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Bolder Management for Public Defense: Leadership in Three Dimensions

NCJ Number
Cait Clarke; Christopher Stone
Date Published
November 2001
6 pages
Publication Series
Using examples from around the Nation, this paper suggests three dimensions in which managers of public defense services can lead their organizations and their field.
First, managers of public defense services can offer a special clarity of vision within their offices. This involves focusing everyone in the office on organizational goals, articulating standards, aligning all activities within the office, and achieving internal efficiency. Second, with their colleagues in other criminal justice agencies, managers of public defense services can build consensus for positive reforms within the whole system. This aspect of leadership consists of engaging in policy bargaining, giving voice to client communities, and urging diversion of classes of cases from formal processing in the criminal justice system. Third, managers of public defense services can advance a vision of crime prevention that rises above ideology. Two ways that public defense leaders have effectively argued that their work reduces crime are to show that quality defense services reduce recidivism, thus reducing crime, and that effective defense services help reduce abuses and corruption of the criminal justice system that would make it unfair for indigent criminal defendants. Regarding contributions to the prevention of recidivism, defense leaders can take an active role in the design and promotion of alternative sentencing programs that deliver measurable reductions in crime while serving the best interests of their clients. In becoming knowledgeable about the most effective local programs that help change client behavior for the better, defense lawyers can help mobilize the communities they serve to join in the design, operation, and accreditation of community sentences. Further, defense attorneys can help fight public corruption that adversely impacts their clients and the community, such as police brutality, racial profiling, disparate sentencing schemes, and unreasonable traffic stops.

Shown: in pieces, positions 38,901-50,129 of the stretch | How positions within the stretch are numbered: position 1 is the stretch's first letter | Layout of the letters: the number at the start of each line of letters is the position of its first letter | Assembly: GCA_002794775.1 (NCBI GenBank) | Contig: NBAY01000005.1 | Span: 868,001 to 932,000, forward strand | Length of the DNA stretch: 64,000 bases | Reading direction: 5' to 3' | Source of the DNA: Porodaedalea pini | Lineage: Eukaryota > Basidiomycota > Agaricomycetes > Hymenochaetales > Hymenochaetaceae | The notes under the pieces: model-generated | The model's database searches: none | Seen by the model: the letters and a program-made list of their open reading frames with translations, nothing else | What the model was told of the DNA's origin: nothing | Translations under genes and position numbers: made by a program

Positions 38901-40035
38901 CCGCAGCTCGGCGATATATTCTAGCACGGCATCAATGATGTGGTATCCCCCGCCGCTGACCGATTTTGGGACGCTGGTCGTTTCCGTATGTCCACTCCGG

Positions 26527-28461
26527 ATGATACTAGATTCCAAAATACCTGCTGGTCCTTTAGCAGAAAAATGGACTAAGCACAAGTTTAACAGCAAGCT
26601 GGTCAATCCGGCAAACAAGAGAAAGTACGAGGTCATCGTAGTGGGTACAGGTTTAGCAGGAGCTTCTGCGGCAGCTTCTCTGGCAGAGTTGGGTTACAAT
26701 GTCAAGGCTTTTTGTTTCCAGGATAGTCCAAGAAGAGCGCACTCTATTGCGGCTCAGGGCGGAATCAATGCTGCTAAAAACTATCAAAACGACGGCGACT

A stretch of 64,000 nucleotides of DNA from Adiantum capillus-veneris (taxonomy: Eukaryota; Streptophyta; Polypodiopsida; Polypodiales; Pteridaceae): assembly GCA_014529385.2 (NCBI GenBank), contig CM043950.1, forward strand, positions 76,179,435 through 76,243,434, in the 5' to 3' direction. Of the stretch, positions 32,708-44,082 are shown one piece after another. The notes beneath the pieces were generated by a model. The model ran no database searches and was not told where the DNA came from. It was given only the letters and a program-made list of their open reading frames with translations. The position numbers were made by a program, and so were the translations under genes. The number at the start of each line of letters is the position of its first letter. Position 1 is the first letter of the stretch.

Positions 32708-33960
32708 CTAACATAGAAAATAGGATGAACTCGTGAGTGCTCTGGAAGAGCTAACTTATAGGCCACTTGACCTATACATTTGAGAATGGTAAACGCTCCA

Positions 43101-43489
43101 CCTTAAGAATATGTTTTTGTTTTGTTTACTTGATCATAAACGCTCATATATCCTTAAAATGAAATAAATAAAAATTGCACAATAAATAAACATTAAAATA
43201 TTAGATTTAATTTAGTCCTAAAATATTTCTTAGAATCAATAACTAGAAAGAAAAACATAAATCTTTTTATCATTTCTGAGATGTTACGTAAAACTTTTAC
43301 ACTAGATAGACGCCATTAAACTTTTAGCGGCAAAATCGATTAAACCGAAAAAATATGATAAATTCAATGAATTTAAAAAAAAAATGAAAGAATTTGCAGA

Date Published: November 1, 2001